FAST/HAL Tie and Fastener Experiments

The objective of the Fast Accelerated Service Testing Heavy Axle Load Tie and Fastener Experiments was to quantify the performance of wood and concrete ties and associated fastening systems under the FAST Heavy Axle Load (HAL) train. The experiment was conducted on the 5- and 6-degree curves of the High Tonnage Loop (HTL), with total tonnage accumulation of 160 million gross tons (MGT). There were no failures of any of the wood or concrete ties during the test period. Fastener stiffness measurements performed on wood ties indicated the cut spike system allowed at least twice the lateral rail head displacement of any elastic fastener at a L/V ratio of 0.5 (40,000 pounds vertical force and 20,000 pounds lateral force). The cut spikes also showed as much as five times the rate of lateral restraint degradation as the elastic fasteners over the 160 MGT period at the 0.5 L/V ratio. However, at L/V ratios of 0.25 or less, the lateral displacement allowed by the cut spikes were nearly identical to the elastic fasteners. Comparison of static rail rotation data taken during the 33-ton axle load phase of testing at FAST indicates 70-100 percent higher values are being recorded under the 39-ton axle load consist. Flexural cracks were observed during the initial 90 MGT on 3 percent of the concrete ties in test. The cracks all occurred on the low rail side of the tie between the rail seat and the tie center and were caused by negative bending of the tie. Similar cracks were also observed on one of the concrete ties designed for tangent track. There were no new cracks noted after 90 MGT. None of the cracked ties were removed from track; some remained in service for 140 MGT after crack initiation. Similar cracking was not noted during the 33-ton axle load phase. Measurable tie plate cutting was recorded only in the softwood ties in Section 25. The cutting occurred primarily on the field side of the high and low rail plates causing a decrease in the cant of the rails. Data from the 33-ton axle load phase of FAST indicated more vertical cutting of the plate, as opposed to the differential cutting seen during the HAL program. However, the amount of vertical cutting measured during both programs was very similar. Dynamic strain data were collected on the tops of three consecutive Burlington Northern 100 concrete ties in Section 03 to quantify tensile strains produced by negative bending between the rail seats. The measurement was performed under a train of equal numbers of 33- and 39-ton axle load cars to determine the effect of increased axle load. The data indicated little difference in dynamic strain response due to axle loading, except at the tie centers where an approximate 13 percent increase was recorded for those strains above the 90th percentile of the distribution.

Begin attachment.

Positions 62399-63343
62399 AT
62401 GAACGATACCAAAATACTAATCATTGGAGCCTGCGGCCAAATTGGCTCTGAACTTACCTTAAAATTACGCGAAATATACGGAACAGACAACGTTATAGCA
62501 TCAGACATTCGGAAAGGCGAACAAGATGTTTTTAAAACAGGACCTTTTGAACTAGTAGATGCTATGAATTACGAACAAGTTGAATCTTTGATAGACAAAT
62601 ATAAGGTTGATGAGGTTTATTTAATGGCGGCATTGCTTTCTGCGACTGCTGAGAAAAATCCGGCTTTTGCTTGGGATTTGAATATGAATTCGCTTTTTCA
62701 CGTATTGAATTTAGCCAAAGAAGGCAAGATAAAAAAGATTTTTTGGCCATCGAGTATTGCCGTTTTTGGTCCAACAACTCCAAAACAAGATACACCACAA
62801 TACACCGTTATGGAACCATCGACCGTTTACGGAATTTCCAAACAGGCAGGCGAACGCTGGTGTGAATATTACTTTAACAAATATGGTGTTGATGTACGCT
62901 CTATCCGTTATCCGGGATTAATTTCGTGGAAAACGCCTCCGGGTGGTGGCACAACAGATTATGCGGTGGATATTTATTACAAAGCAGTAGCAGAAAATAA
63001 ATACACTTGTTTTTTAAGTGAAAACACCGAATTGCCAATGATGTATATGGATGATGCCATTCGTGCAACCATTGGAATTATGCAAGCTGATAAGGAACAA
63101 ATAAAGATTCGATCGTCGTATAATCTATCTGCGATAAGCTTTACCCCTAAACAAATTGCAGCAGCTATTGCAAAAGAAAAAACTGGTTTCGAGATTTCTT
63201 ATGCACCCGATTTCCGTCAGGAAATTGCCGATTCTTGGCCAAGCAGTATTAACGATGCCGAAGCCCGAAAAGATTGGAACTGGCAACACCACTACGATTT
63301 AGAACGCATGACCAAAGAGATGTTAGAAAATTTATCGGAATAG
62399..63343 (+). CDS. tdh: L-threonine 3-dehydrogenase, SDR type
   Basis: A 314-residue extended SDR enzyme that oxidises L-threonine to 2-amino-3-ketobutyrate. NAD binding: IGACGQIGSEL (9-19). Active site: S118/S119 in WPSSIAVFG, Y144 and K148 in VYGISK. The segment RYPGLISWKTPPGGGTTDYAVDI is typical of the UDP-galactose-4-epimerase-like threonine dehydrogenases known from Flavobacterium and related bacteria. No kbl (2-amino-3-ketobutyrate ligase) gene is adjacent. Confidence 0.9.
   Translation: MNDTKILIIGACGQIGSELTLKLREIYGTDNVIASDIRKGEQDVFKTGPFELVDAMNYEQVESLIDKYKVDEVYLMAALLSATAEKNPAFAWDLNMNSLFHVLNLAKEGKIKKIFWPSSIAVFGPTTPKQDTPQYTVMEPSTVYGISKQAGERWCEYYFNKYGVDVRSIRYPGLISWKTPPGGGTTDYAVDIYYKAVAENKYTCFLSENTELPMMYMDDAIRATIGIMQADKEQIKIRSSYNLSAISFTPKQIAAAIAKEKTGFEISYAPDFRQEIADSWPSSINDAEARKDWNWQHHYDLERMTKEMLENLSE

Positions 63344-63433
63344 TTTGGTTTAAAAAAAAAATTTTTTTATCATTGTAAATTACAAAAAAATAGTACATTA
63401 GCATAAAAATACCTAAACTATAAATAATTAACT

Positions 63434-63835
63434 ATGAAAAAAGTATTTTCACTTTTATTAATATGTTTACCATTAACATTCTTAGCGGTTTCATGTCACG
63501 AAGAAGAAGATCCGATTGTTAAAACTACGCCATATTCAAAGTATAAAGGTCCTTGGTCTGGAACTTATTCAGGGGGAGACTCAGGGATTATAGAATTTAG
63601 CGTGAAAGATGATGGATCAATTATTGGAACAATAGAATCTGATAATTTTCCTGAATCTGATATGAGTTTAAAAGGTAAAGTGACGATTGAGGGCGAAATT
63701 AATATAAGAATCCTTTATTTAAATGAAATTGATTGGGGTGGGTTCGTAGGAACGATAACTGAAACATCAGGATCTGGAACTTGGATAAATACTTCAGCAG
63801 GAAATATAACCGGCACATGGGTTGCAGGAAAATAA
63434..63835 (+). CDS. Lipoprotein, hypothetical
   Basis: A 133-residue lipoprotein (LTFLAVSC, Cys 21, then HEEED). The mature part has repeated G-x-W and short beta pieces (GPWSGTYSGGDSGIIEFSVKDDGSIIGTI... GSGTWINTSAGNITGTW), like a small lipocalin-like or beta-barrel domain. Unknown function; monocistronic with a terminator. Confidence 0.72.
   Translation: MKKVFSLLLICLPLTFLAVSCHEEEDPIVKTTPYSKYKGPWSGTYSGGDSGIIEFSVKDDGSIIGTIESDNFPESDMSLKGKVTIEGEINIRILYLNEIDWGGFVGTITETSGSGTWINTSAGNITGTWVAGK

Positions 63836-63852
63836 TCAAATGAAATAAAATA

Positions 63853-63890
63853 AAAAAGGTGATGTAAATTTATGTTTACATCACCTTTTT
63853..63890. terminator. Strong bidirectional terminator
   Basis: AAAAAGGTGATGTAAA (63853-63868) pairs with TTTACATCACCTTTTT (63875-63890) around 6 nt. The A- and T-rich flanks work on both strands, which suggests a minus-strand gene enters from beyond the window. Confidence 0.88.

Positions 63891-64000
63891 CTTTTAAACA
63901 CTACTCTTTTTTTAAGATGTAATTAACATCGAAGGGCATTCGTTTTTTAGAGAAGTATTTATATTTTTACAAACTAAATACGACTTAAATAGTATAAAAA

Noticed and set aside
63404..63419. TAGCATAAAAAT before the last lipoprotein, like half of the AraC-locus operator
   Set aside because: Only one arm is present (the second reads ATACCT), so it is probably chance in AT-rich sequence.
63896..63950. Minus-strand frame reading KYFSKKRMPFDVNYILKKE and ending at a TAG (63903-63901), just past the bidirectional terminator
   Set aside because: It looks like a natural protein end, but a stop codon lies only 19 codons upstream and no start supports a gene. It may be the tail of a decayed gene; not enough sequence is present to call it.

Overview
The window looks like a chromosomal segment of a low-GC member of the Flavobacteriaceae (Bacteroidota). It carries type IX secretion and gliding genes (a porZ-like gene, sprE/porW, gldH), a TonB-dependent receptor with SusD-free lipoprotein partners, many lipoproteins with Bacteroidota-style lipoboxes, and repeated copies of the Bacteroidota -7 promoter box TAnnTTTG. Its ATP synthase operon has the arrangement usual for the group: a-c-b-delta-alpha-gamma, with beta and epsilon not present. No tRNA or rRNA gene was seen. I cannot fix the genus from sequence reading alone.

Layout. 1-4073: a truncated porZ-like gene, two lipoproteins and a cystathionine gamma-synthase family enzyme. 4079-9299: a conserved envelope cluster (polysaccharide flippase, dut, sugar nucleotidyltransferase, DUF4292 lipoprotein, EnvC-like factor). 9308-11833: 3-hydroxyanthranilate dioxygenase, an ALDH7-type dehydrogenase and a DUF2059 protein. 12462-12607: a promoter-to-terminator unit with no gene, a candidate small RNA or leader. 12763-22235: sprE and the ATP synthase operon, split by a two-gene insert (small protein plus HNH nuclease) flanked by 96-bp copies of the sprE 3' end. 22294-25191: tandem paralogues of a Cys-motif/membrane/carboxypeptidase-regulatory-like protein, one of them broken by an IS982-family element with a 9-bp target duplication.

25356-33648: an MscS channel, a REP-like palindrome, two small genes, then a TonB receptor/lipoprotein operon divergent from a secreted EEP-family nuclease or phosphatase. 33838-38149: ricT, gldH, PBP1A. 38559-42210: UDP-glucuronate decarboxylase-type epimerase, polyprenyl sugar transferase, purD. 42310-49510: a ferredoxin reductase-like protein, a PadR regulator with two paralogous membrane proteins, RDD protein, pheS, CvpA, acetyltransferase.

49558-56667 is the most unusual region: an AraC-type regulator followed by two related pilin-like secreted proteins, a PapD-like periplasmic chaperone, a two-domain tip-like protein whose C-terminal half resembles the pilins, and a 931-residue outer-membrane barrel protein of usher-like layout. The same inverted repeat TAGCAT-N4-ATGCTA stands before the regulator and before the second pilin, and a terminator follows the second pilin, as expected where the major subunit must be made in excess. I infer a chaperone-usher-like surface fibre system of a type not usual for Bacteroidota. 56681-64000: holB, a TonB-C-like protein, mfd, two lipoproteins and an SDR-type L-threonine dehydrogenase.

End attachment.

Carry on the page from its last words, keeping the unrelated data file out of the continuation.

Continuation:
• Record URL:
  • Corporate Authors:

    Association of American Railroads

    Transportation Test Center, P.O. Box 11130
    Pueblo, CO  United States  81001

    Association of American Railroads Technical Center

    3140 South Federal Street
    Chicago, IL  United States  60616

    Federal Railroad Administration

    1200 New Jersey Avenue, SE
    Washington, DC  United States  20590
  • Authors:
    • Read, Dave
  • Publication Date: 1991-12


  • English

Media Info

  • Media Type: Digital/other
  • Features: Appendices; Figures; Photos; References; Tables;
  • Pagination: 111p

Subject/Index Terms

Filing Info

  • Accession Number: 01666430
  • Record Type: Publication
  • Report/Paper Numbers: FRA/ORD-91/23, R-795
  • Contract Numbers: DTFR53-82-C00282
  • Files: TRIS, ATRI, USDOT
  • Created Date: Mar 12 2018 1:52PM